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Guest Panros

What kind of identification means were available, beside ID-Tags ?

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Guest Panros

Hi!

This is my first topic on this forum, and I hope I've chosen the right section...

I've recently found several articles about the various ID-tags used during the war, and I'm particularly interested in the identification system used in Imperial Germany (but probably any example from the other countries might help, too).

The question is: what kind of identity papers were issued to soldiers, beside the ID-Tag? I've seen pay books and military passes, but no one of them had an ID photo on it.

I was wondering what rules were being followed, at home, to avoid the 'steal' of identities on battlefields.

What if, for example, a captured soldier declared a false identity to enemy troops, or used it when returning back home, by using papers and IDs of a dead fellow?

It might sound strange, but I believe such cases were possible. Similar cases were those of soldiers suffering from amnesia, for example, found without any identification paper. How did their countries deal with them ? Was there any means to verify the identity of someone, when no one else seemed to be able to identify him?

Thanks!

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CROONAERT
I've seen pay books and military passes, but no one of them had an ID photo on it.

Photo ID was experimented with in French 'Livrets de matricule' towards the end of WW1 but didn't become standard until a while later. The earliest dated Belgian identity documentation that contained a photo that i've yet seen was dated 1919 and I'm pretty sure that photo-ID wasn't standard in the British army until the late 1950's at the earliest. It was a 1920's implementation on German documentation (1926 seems familiar for some reason) and , likewise (I believe) for the US.

As far as I know, the only nation that had any type of photo ID that was carried personally by the soldier during hostilities 1914-18 was France and, as mentioned, that appears to have been only a small-scale experimental issue - and very late in the day (though I have seen numerous Italian identity lockets from the 1915-18 period that have contained a photo of the owner along with the identification slip...but I doubt that this was an official occurance)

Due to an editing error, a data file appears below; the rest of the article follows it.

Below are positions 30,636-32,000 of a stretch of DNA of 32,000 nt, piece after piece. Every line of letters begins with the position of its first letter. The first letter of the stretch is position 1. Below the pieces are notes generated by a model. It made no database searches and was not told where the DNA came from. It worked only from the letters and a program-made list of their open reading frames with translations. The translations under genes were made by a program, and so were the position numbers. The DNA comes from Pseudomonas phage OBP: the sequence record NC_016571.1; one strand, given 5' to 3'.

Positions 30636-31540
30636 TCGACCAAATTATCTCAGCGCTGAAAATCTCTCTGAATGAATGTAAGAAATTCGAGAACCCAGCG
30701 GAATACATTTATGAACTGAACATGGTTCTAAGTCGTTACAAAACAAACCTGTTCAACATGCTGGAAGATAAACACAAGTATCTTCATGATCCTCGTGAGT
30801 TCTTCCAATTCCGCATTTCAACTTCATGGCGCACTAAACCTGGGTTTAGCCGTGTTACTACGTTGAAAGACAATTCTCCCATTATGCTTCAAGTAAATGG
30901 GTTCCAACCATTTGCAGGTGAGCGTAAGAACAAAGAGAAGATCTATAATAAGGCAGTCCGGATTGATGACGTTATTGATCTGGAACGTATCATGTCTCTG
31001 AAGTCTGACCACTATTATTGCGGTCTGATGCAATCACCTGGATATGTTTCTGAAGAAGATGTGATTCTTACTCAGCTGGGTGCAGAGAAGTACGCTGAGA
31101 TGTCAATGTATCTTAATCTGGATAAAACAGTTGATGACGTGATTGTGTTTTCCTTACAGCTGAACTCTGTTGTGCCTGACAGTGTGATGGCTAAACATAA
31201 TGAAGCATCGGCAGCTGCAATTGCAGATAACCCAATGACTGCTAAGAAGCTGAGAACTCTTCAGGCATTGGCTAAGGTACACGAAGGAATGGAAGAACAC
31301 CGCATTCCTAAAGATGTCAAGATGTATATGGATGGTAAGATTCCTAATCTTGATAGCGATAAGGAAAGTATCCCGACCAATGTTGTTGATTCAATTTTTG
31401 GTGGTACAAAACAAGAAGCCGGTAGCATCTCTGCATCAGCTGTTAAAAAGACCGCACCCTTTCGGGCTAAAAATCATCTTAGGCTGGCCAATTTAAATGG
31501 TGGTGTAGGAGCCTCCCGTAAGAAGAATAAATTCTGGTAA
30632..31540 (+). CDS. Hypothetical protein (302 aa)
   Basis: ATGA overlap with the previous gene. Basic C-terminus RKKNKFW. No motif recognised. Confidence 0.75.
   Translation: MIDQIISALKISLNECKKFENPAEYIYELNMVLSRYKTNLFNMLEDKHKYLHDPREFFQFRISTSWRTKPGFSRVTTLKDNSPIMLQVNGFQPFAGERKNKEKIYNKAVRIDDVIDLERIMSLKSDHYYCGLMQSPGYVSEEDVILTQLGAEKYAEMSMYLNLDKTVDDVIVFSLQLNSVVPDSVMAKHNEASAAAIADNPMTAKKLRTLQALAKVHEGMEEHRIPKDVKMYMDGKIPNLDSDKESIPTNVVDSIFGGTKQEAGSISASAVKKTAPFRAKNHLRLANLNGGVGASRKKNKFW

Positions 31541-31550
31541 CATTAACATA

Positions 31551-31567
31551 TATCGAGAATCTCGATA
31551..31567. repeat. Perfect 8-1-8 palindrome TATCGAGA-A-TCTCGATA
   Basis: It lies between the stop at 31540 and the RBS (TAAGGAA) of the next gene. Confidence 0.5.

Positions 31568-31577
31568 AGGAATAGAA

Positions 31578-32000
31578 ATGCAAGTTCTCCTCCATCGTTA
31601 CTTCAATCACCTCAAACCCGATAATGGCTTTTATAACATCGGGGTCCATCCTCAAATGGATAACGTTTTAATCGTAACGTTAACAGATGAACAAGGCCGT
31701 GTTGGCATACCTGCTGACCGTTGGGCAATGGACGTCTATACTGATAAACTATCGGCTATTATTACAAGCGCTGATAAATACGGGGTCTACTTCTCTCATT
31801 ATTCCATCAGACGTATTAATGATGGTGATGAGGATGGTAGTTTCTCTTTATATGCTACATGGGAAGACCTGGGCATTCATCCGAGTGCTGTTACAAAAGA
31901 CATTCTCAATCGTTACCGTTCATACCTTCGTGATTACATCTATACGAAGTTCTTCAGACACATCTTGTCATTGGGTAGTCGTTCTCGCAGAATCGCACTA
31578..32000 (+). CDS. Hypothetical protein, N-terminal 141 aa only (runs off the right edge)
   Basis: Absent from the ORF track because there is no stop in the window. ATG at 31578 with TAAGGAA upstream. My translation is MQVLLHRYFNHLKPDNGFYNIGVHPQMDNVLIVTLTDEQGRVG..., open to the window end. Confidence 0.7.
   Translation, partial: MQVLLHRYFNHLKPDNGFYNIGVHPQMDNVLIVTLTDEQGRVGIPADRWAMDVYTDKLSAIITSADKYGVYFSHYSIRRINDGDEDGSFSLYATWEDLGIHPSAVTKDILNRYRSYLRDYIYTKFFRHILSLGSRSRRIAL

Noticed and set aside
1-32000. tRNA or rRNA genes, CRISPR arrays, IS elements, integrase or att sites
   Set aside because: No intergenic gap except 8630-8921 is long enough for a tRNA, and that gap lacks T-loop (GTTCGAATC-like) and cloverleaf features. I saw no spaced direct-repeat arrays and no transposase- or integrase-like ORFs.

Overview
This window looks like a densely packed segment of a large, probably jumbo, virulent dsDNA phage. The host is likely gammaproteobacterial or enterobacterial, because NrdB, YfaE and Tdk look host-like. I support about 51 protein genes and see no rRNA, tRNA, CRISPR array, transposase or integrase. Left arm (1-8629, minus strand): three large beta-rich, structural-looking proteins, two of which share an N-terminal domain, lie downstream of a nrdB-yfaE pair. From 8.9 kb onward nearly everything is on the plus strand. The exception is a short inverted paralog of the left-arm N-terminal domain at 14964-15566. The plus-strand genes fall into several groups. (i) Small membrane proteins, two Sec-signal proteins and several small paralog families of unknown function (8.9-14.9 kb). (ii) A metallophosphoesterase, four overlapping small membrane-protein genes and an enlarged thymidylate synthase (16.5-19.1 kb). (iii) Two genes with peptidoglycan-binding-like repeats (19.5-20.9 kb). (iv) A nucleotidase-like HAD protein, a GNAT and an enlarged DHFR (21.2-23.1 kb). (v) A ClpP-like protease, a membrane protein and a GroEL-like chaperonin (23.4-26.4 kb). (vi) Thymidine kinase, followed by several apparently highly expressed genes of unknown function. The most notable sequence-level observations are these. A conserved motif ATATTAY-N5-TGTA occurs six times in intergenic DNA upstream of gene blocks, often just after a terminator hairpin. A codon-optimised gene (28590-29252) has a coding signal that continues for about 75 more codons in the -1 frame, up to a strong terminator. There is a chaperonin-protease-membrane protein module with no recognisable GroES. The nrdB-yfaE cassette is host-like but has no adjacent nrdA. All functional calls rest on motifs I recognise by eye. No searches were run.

What if, for example, a captured soldier declared a false identity to enemy troops, or used it when returning back home, by using papers and IDs of a dead fellow?

It might sound strange, but I believe such cases were possible.

It certainly was possible... and did occasionally happen (and I personally knew one such case from WW1 who 'swapped identity' back in 1917...living for the next 75 years as someone else - he even visited his 'own' grave in the Ypres Salient once!!!)

Dave

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centurion

What if, for example, a captured soldier declared a false identity to enemy troops, or used it when returning back home, by using papers and IDs of a dead fellow?

In the days when divorce was not easy (and expensive) it has been said that some took the opportunity to vanish in this way, similarly debts could be avoided or even impending criminal charges. By their very nature such switches are difficult to identify - though they were a staple plot device for a number of detective story writers between the wars.

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Terry_Reeves

Panros

This book will be of interest to you. It is the true story of a French soldier in just the circumstances you describe. Highly recommended.

THE LIVING UNKNOWN SOLDIER: A Story of Grief and the Great War

By Jean-Yves Le Naour

William Heinemann, £15.99; 288pp

TR

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CROONAERT

...The earliest dated Belgian identity documentation that contained a photo that i've yet seen was dated 1919 ...

Scrap that!

Belgian army 'Livrets de Mobilisation' (but not their 'Livrets Militaire') contained 'mug-shot' style photographs from at least the 1890's.

Dave

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Khaki

I would have thought that the chance of being found out were very high especially at roll call, not impossible, but uncommon, in my opinion, suspicions might even arise about the cause of death of the deceased soldier.

khaki

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